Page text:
The Seventeenth Sunday after Pentecost Year C 2019
Old TestamentReading: Habakkuk 1:1-6, 12-13; 2:1-4
The oracle that the prophet Habakkuk saw.
O LORD, how long shall I cry for help,
and you will not listen?
Or cry to you "Violence!"
and you will not save?
Why do you make me see wrong-doing
and look at trouble?
Destruction and violence are before me;
strife and contention arise.
So the law becomes slack
and justice never prevails.
The wicked surround the righteous--
therefore judgment comes forth perverted.
“Look at the nations, and see!
Be astonished! Be astounded!
For a work is being done in your days
that you would not believe if you were told.
For I am rousing the Chaldeans,
that fierce and impetuous nation,
who march through the breadth of the earth
to seize dwellings not their own.”
Are you not from of old,
O LORD my God, my Holy One?
You shall not die.
O LORD, you have marked them for judgment;
and you, O Rock, have established them for punishment.
Your eyes are too pure to behold evil,
and you cannot look on wrongdoing;
why do you look on the treacherous,
and are silent when the wicked swallow
those more righteous than they?
I will stand at my watchpost,
and station myself on the rampart;
I will keep watch to see what he will say to me,
and what he will answer concerning my complaint.
Then the LORD answered me and said:
Write the vision;
make it plain on tablets,
so that a runner may read it.
For there is still a vision for the appointed time;
it speaks of the end, and does not lie.
If it seems to tarry, wait for it;
it will surely come, it will not delay.
Look at the proud!
Their spirit is not right in them,
but the righteous live by their faith
1. What event is the prophet predicting in this reading, historically speaking?
Psalm 37:3-10 Page 633, BCP
Put your trust in the LORD and do good; *
dwell in the land and feed on its riches.
Take delight in the LORD, *
and he shall give you your heart's desire.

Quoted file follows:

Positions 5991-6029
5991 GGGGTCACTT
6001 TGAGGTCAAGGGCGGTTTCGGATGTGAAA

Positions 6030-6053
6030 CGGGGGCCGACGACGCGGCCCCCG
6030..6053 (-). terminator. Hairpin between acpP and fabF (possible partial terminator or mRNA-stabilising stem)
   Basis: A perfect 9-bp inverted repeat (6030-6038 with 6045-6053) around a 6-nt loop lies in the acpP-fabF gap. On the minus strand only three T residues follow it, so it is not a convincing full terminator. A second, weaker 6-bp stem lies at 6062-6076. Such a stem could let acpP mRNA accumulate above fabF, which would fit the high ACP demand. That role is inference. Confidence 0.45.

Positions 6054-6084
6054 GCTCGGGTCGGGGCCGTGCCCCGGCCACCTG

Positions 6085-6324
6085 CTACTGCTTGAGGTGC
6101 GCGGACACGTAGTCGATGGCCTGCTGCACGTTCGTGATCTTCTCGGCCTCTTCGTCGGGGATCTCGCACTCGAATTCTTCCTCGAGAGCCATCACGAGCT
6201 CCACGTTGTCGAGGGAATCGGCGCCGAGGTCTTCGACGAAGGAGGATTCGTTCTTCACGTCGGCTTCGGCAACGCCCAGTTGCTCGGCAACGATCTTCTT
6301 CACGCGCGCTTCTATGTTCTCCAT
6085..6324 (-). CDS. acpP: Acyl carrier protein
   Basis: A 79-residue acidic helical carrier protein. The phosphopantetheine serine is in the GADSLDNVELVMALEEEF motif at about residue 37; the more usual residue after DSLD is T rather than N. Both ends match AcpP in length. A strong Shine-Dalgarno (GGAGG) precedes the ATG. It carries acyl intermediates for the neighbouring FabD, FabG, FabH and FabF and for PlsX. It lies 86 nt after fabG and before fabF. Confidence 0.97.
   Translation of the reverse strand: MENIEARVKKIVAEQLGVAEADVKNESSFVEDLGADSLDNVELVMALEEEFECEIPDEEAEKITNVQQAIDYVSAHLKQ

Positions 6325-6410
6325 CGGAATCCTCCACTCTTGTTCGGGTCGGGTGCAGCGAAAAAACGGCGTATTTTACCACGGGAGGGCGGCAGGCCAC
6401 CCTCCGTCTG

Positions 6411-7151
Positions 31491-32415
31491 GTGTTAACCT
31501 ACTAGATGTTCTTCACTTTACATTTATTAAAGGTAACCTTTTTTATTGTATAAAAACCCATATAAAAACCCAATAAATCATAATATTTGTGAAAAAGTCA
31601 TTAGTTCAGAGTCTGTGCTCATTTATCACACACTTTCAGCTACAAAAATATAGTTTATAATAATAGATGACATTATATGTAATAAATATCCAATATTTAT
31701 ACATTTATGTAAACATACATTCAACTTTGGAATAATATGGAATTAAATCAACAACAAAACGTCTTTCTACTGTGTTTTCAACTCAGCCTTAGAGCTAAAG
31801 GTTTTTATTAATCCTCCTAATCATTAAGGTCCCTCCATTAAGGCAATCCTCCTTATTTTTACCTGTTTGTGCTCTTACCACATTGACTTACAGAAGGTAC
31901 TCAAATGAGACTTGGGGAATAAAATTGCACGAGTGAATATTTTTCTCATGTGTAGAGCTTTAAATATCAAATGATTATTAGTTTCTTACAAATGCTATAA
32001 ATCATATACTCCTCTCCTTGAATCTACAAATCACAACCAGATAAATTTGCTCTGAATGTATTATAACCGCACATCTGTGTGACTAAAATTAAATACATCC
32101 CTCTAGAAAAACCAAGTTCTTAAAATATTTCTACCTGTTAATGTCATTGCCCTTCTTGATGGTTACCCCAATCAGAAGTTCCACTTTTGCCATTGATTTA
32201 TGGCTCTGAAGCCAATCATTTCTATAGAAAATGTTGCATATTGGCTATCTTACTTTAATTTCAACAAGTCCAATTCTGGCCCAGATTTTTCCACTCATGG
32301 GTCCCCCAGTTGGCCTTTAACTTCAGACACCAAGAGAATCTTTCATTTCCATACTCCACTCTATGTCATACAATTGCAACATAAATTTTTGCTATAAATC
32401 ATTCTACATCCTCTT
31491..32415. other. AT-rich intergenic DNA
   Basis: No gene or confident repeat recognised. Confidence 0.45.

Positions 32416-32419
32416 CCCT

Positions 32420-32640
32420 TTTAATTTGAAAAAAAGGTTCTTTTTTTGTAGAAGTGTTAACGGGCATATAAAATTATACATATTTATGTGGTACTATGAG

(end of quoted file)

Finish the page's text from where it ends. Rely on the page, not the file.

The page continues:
Commit your way to the LORD and put your trust in him, *
and he will bring it to pass.
He will make your righteousness as clear as the light *
and your just dealing as the noonday.
Be still before the LORD *
and wait patiently for him.
Do not fret yourself over the one who prospers, *
the one who succeeds in evil schemes.
Refrain from anger, leave rage alone; *
do not fret yourself; it leads only to evil.
For evildoers shall be cut off, *
but those who wait upon the LORD shall possess the land.
1. Is it hard to ignore the wisdom found in verse 8? Why?
EpistleReading: 2 Timothy 1:6-14
For this reason I remind you to rekindle the gift of God that is within you through the laying on of my hands; for God did not give us a spirit of cowardice, but rather a spirit of power and of love and of self-discipline. Do not be ashamed, then, of the testimony about our Lord or of me his prisoner, but join with me in suffering for the gospel, relying on the power of God, who saved us and called us with a holy calling, not according to our works but according to his own purpose and grace. This grace was given to us in Christ Jesus before the ages began, but it has now been revealed through the appearing of our Savior Christ Jesus, who abolished death and brought life and immortality to light through the gospel. For this gospel I was appointed a herald and an apostle and a teacher, and for this reason I suffer as I do. But I am not ashamed, for I know the one in whom I have put my trust, and I am sure that he is able to guard until that day what I have entrusted to him. Hold to the standard of sound teaching that you have heard from me, in the faith and love that are in Christ Jesus. Guard the good treasure entrusted to you, with the help of the Holy Spirit living in us.
- Is there imagery of sacramental grace in this reading?
- If so, what office does it seem that Paul is entrusting to Timothy?
The Gospel: Luke 17:5-10
The apostles said to the Lord, "Increase our faith!" The Lord replied, "If you had faith the size of a mustard seed, you could say to this mulberry tree, `Be uprooted and planted in the sea,' and it would obey you. "Who among you would say to your slave who has just come in from plowing or tending sheep in the field, `Come here at once and take your place at the table'? Would you not rather say to him, `Prepare supper for me, put on your apron and serve me while I eat and drink; later you may eat and drink'? Do you thank the slave for doing what was commanded? So you also, when you have done all that you were ordered to do, say, `We are worthless slaves; we have done only what we ought to have done!'
- When does the servant get to eat?
- How does that illustration play out in your life?